And was the holy Lamb of God,
On Englands pleasant pastures seen!
- And did those feet, William Blake

lørdag 19. februar 2011

House of Solitudes

Platonic England, house of solitudes
rests in its laurels and its injured stone,
replete with complex fortunes that are gone,
beset by dynasties of moods and clouds.
- The Laurel Axe, Geoffrey Hill

Today I awoke to a grey-clad England with rain suspended in the opaque clouds as a threatening promise. It was one of those days when you don't leave the house unless you have business to attend to or find the weather poetic. For me both of these conditions applied, and I was constantly reminded of Geoffrey Hill's beautiful sonnet The Laurel Axe, particularly the section quoted in the epigraph.

I left the house in the afternoon heading for the post office through the museum gardens and decided afterwards to take a stroll through the Shambles and King's Square. By the Shambles I witnessed anarchy in the UK as I saw a black-dressed, huddled band of dispassionate anarchists marching down the street with flags and facial expressions matching the weather very nicely, followed by two sedate, helmeted policemen who didn't seem to expect much from them. Later I came upone them once again, emerging from a bakery with pasties in their hand, still seeming very dispassionate, as if they had realised theirs was a hopeless cause and then decided to abide with the establishment. Unfortunately, they did not want to be photographed.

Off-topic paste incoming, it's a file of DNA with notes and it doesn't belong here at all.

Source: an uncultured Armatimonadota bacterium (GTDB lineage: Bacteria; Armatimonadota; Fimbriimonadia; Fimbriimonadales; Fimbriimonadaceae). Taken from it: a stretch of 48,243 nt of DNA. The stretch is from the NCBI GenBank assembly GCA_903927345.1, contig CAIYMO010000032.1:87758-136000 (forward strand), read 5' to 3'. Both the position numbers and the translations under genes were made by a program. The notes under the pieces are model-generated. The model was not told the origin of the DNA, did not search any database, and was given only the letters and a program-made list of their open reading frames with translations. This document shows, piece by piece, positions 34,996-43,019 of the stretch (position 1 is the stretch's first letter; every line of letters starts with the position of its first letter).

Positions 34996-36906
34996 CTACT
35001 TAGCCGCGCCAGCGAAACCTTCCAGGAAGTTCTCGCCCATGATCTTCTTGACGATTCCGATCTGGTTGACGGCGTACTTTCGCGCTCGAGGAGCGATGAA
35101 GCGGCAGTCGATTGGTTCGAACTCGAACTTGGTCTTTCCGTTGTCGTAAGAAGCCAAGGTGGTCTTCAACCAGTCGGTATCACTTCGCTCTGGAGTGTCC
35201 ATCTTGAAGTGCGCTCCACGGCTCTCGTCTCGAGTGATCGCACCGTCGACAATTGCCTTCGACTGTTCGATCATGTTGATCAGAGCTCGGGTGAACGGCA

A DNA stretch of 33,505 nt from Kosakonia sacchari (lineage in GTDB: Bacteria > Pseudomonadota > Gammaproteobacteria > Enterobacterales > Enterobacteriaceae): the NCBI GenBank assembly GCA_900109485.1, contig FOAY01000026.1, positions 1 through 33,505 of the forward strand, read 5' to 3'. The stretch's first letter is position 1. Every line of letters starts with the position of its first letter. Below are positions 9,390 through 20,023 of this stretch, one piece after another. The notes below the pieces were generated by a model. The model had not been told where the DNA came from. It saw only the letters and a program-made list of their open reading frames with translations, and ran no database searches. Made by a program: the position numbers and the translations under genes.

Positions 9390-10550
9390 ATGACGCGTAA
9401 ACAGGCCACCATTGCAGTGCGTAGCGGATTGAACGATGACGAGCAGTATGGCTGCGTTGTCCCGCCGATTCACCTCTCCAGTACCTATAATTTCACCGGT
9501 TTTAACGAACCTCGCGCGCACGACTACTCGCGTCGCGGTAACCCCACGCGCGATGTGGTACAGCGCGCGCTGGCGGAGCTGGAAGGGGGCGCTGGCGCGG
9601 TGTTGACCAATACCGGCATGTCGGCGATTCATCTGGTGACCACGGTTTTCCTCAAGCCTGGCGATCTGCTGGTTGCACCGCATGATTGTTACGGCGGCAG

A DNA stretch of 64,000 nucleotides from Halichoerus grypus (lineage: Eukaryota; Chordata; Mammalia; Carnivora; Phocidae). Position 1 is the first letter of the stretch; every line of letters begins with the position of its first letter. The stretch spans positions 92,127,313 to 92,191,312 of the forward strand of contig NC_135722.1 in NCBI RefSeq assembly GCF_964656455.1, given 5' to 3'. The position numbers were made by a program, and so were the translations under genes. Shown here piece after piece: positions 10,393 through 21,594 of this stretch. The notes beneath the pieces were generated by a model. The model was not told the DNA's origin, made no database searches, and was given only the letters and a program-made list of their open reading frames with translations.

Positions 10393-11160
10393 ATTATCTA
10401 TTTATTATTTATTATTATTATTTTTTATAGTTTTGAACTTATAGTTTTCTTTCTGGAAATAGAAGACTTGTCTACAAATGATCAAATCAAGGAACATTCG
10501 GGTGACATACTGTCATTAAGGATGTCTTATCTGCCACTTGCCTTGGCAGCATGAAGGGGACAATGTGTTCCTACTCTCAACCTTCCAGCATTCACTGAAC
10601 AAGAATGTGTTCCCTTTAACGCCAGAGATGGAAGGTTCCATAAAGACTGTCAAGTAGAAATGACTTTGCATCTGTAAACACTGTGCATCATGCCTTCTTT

The fog, a sheepdog circling, bared
its teeth from slavering hedges
at the dark, sheepskin-collared

stranger; then coldly it grew clear
as those green, lucent panes
of England
- A Change of Skin, Derek Walcott

  The Church of St. Olav.

In this year [1055] died Earl Siward at York, and he lies at Galmanho in the minster which he himself had built and consecrated in the name of God and Olaf.
- The Anglo Saxon Chronicle, C manuscript

 Platonic England, house of solitudes,
Rests in its laurels and its injured stone
- The Laurel Axe, Geoffrey Hill

Looke backe, who list, vnto the former ages,
And call to count, what is of them become:
- The Ruines of Time, Edmund Spenser

It stands, as though at ease with its own world,
the mannerly extortions, languid praise,
all that devotion long since bought and sold
- The Laurel Axe, Geoffrey Hill

To find the Western path,
Right thro' the Gates of Wrath
I urge my way
- Morning, William Blake

 The York Museum Observatory

mulch-black and brown leaves seethed
nourishing England. In an air
cold as iron, he freely breathed
- A Change of Skin, Derek Walcott

 Church currently housing the Jorvik Dig.

Our backyard.

2 kommentarer:

  1. Have you been inside St. Olaf's church yet, by the way?

  2. I have actually, and there will hopefully be a blogpost related to that in the not too distant future.